MAP UNIT DESCRIPTION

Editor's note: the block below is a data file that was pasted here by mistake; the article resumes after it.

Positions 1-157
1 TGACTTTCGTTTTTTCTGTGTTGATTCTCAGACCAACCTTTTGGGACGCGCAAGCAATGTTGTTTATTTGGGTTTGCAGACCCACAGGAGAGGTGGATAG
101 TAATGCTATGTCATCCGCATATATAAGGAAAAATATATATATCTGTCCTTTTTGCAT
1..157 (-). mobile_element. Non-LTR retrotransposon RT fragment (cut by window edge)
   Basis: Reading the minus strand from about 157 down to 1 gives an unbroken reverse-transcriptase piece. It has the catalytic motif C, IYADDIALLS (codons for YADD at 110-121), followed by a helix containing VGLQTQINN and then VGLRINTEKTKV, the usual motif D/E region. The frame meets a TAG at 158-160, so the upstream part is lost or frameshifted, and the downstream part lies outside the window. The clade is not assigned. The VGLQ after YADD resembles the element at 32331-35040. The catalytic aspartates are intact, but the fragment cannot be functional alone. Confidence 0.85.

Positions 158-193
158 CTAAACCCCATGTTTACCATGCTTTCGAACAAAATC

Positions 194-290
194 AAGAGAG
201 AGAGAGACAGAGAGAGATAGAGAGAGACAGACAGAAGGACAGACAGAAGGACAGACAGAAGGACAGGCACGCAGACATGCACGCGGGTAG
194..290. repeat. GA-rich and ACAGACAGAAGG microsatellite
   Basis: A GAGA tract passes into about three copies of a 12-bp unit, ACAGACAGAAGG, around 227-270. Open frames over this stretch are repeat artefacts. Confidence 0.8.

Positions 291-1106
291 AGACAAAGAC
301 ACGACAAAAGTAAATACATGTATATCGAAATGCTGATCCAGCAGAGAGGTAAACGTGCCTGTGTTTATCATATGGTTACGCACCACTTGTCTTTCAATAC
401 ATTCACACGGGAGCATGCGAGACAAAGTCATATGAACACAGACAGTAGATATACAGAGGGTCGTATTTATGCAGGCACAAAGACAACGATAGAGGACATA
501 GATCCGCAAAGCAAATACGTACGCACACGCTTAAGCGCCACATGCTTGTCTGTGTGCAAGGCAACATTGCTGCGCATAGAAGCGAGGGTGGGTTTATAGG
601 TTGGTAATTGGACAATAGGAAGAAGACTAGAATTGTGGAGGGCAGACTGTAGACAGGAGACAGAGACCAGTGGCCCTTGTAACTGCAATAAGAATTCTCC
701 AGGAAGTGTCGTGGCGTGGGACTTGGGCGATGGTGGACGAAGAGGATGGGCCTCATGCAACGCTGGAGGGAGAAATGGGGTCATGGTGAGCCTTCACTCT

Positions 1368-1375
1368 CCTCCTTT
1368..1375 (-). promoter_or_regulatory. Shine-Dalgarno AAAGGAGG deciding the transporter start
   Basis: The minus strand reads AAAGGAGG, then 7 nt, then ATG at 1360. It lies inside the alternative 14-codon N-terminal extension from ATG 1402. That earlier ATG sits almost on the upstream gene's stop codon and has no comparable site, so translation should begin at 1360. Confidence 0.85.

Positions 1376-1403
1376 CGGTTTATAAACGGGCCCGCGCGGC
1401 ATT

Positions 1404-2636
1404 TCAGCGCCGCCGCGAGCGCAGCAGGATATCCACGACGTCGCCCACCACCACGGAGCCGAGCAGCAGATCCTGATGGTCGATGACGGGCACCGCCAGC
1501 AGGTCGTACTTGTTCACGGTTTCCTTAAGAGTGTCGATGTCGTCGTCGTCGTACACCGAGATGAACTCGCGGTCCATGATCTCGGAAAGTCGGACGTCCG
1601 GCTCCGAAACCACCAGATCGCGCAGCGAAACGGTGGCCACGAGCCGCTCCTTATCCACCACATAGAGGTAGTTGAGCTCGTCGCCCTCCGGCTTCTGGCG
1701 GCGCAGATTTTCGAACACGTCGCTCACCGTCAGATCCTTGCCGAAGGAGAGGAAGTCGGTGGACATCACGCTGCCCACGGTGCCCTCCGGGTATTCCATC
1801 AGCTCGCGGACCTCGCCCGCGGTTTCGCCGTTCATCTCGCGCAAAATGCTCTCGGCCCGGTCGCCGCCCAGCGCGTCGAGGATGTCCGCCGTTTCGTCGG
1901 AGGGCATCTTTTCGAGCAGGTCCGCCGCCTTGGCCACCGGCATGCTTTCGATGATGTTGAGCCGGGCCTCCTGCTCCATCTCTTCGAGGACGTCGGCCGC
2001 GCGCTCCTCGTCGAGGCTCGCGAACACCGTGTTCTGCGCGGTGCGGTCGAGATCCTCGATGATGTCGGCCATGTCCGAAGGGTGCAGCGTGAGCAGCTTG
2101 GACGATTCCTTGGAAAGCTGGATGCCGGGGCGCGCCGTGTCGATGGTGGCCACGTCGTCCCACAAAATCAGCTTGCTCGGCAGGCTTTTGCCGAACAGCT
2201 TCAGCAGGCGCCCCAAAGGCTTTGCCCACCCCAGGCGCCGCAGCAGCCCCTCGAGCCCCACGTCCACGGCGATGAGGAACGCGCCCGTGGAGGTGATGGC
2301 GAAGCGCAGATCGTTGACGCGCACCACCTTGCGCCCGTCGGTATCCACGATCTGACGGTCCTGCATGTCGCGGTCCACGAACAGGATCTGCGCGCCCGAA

The basic elements of geologic unit description are shown in figure 5. The GeologicUnitLexicon is a vocabulary of geologic unit names. Each is associated with at least one description in the GeologicUnitDescription table that is called the normative description. Other descriptions in the GeologicUnitDescription table may be associated with a geologic unit. Each geologic unit description pertains to some body of rock represented by an Extent object. This may represent an outcrop (point location), the rock exposed in some area (one or more polygons), or the entire geologic unit (in the case of the normative description). The geologic unit description contains links to terms from a geologic vocabulary (NGMDBScienceLanguage) that specify various properties of the unit (links labeled ‘PropertyTermLinks (many)’ in Figure 5). Some properties may be specified by complex data objects that are collections of more specific properties and relationships. Some examples include geologic unit thickness, age, surface character, and genesis. A geologic unit is composed of one or more parts, represented by the aggregation relationship from GeoUnitDescription to GeoUnitPart in the top left of figure 5. The parts of a geologic unit may be 1) an Earth material specified by a term in a geologic lexicon of lithologic classes (NGMDBCompoundMaterialLexicon); 2) an Earth material specified by an Earth material description but not part of a vocabulary (CompoundMaterialDescription); 3) a geologic unit from a geologic unit lexicon (GeoUnitLexicon), for instance, in the description of a stratigraphic group, the parts are named (in a lexicon) formations; or 4) a geologic unit description not part of a lexicon (GeoUnitDescription).